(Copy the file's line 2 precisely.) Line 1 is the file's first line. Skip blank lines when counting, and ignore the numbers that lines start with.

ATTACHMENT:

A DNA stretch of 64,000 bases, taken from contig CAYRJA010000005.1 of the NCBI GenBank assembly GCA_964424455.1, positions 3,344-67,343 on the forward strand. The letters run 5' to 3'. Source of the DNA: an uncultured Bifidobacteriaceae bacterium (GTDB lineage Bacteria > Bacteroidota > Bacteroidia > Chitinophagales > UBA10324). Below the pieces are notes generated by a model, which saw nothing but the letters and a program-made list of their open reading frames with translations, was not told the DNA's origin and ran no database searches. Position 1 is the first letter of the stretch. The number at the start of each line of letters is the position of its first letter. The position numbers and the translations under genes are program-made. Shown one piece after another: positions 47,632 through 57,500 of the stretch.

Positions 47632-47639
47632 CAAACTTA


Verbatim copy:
Positions 47632-47639